Chinese Mall Swears Pink, Oversized, Women-Only Parking Spots Aren’t Sexist

In this photo taken on July 7, 2014 mall manager Yang Hongjun speaks in front of cars parked in pink marked out spaces during an interview in front of the Dashijiedaduhui, or World Metropolis centre, in the seaport city of Dalian, northeast China's Liaoning province. The parking spaces outside a Chinese shopping mall are distinctive: marked out in pink, around 30 centimetres wider than normal, and signposted "Respectfully reserved for women".
Mall manager Yang Hongjun speaks in front of cars parked in pink marked out spaces during an interview in front of the Dashijiedaduhui, or World Metropolis centre, in the seaport city of Dalian, northeast China's Liaoning province. The parking spaces outside a Chinese shopping mall are distinctive: marked out in pink, around 30 centimetres wider than normal, and signposted "Respectfully reserved for women".
JOHANNES EISELE/AFP/GETTY

Thank goodness. Women in China now have access to larger parking spaces that are pink and are labeled “respectfully reserved for women.”

How nice.

The shopping mall where the spots are located, the World Metropolis Center in the northeastern Chinese city of Dalian, has received some heavy backlash with accusations of sexism, according to The Wall Street Journal.

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“It’s not an insult to women at all,” mall manager Yang Hongjun told AFP in a report carried by the Shanghai Daily, The Wall Street Journal reported. “If their parking spaces are larger, it’s only for practical reasons. It doesn’t mean that women drive less well than men.”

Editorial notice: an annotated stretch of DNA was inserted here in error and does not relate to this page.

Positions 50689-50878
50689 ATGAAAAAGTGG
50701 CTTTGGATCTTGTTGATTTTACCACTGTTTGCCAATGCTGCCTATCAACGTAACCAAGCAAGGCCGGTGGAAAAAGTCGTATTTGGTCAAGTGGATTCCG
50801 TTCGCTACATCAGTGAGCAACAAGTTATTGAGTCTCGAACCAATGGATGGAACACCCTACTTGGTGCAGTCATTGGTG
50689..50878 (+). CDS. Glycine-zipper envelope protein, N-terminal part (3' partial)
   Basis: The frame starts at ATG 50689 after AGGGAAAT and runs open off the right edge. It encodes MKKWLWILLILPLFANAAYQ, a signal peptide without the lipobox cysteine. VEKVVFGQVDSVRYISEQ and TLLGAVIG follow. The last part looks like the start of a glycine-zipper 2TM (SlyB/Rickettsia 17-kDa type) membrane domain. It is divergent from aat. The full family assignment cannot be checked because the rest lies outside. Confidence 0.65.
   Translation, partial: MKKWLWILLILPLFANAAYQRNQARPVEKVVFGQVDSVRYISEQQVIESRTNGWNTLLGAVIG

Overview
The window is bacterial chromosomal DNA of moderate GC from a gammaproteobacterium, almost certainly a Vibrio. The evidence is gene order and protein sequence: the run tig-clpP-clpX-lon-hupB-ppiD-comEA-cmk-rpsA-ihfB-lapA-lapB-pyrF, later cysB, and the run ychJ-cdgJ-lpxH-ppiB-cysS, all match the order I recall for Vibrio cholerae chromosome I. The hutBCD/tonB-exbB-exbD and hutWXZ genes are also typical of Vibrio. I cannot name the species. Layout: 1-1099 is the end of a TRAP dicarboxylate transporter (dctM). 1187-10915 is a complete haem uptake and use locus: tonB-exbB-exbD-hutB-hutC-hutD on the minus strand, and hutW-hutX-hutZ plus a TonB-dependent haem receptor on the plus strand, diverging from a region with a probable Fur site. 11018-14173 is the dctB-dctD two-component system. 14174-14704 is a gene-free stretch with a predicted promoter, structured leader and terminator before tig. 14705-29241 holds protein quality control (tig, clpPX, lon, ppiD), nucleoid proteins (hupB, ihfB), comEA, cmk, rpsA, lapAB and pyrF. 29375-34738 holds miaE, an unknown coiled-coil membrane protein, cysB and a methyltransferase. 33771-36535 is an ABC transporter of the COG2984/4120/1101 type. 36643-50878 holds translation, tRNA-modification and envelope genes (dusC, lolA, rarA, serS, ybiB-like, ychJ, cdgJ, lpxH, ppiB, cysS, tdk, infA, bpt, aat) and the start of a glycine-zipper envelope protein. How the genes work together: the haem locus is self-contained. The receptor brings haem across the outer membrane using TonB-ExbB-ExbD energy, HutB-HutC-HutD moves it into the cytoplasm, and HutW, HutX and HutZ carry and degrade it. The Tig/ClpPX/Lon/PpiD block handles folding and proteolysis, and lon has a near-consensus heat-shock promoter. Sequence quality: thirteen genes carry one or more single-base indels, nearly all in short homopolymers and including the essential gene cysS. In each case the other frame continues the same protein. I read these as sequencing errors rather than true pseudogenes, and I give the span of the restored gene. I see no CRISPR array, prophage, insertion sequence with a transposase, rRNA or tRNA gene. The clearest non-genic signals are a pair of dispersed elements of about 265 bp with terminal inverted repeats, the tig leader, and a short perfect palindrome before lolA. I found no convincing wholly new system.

The Telegraph reported, “Unusually, though, the 10 spaces outside the main entrance were provided after women had trouble parking in the standard basement slots, managers said.”

Chinese social media reacted fairly negatively toward these new parking spots, according to The Telegraph, making comments such as “This is supposed to respect women, but actually it’s an insult.”

But, it also lead to people making comments on women driving.

The Telegraph said one online user wrote: “The two most dangerous things in the world are men who cook and women who drive.”

The Daily Mail reported that despite the stereotype that women are worse drivers than men, a recent study shows something different:

“A study titled ‘Basic Characteristics of Road Traffic Deaths in China’ published last January, revealed there were more than 67,000 people killed in road traffic crashes, including parking incidents, in 2009. One of the significant risk factors was gender. But contrary to the apparent belief of the shopping mall planners, men have a far higher risk of crashing then women. In the study, fatal crashes by male drivers were more than three times than that of female drivers.”

The Daily Mail also said similar spaces were created in Seoul, South Korea a few months ago.